Asiago is a cow’s milk cheese that can assume different textures depending on age. The new variety is smooth, while the aged Asiago has become crumbly and hard to slice because of its long maturing process.

The most significant difference between these two types of cheese is that Asiago has more fat than kasseri does

This means that Asiago melts faster than kasseri does, which makes it better suited for cooking purposes like grilling or frying, but it also means that when it comes to eating on its own

And since it is best suited for melting, it will be great on pizza or in sauces, soups, and casseroles.

Unfortunately, it can be hard to find outside of major metropolitan areas.

If the cheese is not available in your local supermarket, check a specialty cheese store.

4. Caciocavallo Cheese

Caciocavallo is another fantastic alternative for kasseri cheese.

Caciocavallo is a traditional southern Italy stretched-curd cheese made from sheep or cow’s milk.

Its flavor is sharp and tangy, with a springy texture similar to that of kasseri cheese.

You can add zest when grating into pasta or melting into pastries—or just enjoy it on its own as part of an antipasto platter!

On the contrary, caciocavallo has more fat than kasseri, which contributes to its meltability while also giving it a creamy texture when melted over pasta dishes or salads.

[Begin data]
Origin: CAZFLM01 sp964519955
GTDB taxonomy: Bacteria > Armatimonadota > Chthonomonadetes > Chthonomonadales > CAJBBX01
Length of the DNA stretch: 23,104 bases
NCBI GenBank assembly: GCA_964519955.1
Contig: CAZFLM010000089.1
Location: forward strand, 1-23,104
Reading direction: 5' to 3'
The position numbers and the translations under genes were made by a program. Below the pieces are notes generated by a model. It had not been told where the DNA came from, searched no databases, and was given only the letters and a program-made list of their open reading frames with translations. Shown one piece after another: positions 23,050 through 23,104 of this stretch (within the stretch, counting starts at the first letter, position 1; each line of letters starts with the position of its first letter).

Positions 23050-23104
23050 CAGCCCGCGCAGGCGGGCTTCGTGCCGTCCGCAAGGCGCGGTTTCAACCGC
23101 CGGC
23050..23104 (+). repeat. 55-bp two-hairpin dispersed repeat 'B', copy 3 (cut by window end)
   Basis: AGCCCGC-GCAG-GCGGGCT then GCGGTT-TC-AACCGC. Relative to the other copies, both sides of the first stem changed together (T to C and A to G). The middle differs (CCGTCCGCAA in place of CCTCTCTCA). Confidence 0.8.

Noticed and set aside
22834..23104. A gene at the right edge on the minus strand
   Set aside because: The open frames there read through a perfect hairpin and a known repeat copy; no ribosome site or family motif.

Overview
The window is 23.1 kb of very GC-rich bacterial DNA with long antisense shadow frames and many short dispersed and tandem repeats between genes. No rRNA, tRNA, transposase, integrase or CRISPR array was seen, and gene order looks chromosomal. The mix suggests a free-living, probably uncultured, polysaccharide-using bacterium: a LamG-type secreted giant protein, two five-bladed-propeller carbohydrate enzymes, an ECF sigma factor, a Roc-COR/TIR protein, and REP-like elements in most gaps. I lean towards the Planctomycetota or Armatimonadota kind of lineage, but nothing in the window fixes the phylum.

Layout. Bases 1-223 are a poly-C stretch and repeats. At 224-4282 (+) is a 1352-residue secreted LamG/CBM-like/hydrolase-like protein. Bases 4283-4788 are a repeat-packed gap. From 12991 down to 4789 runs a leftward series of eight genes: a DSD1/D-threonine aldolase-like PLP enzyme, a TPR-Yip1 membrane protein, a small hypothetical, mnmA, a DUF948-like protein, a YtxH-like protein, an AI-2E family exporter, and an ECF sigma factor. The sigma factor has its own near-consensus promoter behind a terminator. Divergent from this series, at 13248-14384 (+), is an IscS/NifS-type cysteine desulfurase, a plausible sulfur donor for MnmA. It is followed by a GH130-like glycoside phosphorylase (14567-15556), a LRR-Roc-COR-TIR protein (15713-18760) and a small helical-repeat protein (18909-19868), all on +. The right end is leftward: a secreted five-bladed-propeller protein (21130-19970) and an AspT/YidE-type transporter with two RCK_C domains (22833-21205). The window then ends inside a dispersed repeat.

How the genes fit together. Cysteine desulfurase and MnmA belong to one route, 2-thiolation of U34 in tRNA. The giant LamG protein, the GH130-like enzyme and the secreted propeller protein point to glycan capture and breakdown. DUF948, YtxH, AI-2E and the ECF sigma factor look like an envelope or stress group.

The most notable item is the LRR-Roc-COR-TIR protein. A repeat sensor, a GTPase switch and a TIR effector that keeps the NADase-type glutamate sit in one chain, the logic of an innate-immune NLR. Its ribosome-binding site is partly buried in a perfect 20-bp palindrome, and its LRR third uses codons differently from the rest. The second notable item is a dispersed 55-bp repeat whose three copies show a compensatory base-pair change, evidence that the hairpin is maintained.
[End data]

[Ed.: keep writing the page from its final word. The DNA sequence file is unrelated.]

5. Pecorino Romano Cheese

The taste of Pecorino can range from mildly tangy to spicy. Because it contrasts so well with earthy flavors, it’s best used in dishes that include tomatoes and mushrooms. Note: The older a cheese is, the sharper its flavor will be.

Percorin Romano is a firm, chalky cheese made from sheep’s milk. It is often a native of Sardinia —a region in central Italy.

These cheeses are pretty different in texture, as kasseri appears to be more spongy and springy.

Nevertheless, you can use them interchangeably in your recipes. 

6. Provolone Cheese

The texture of provolone cheese is finer than that of kasseri, but once cooked, it will still make a tasty substitute.

It is an Italian cheese made from cow’s milk. Provolone is produced in sausage, pear, or cone shape about 10 to 15 cm long.

The cheese has a distinctive taste and aroma that screams delicious.

And you would find them great for pizza, salads, casseroles, sandwiches, and virtually anything that needs cheese topping. 

7. Colby Cheese

Colby is a lot have like cheddar cheese. It is a mild-flavored cheese with high moisture content.

The cheese melts beautifully in various dishes, mainly when grated or used on nachos and baked dishes.

Unlike kasseri, which is made from sheep’s milk, Colby’s milk source is a cow.

It is a semi-had orange cheese named after the city of Colby, Wisconsin.

But don’t panic. Colby’s texture and flavor aren’t far from kasseri’s. You can still use it to hold the fort and impress your guest. They won’t notice the difference. 

Frequently Asked Questions

What Is The Best Cheese In The World?

According to CNN, the best cheese in 2022 is a gruyère from Switzerland.